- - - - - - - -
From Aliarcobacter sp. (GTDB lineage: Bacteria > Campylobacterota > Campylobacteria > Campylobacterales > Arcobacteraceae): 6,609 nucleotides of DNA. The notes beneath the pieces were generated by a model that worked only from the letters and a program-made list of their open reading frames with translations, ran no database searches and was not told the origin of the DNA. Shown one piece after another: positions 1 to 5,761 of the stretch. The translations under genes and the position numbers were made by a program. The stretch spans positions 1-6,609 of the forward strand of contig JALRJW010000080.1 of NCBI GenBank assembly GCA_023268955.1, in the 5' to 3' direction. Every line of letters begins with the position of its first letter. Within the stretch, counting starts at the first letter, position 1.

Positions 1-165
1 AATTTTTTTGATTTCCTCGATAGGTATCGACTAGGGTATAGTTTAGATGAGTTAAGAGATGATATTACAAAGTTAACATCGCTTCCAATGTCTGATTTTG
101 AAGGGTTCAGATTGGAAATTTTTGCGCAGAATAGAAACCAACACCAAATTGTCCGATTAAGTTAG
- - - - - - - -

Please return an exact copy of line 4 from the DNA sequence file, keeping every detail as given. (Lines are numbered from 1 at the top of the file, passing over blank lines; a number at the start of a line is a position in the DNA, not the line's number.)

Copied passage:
101 AAGGGTTCAGATTGGAAATTTTTGCGCAGAATAGAAACCAACACCAAATTGTCCGATTAAGTTAG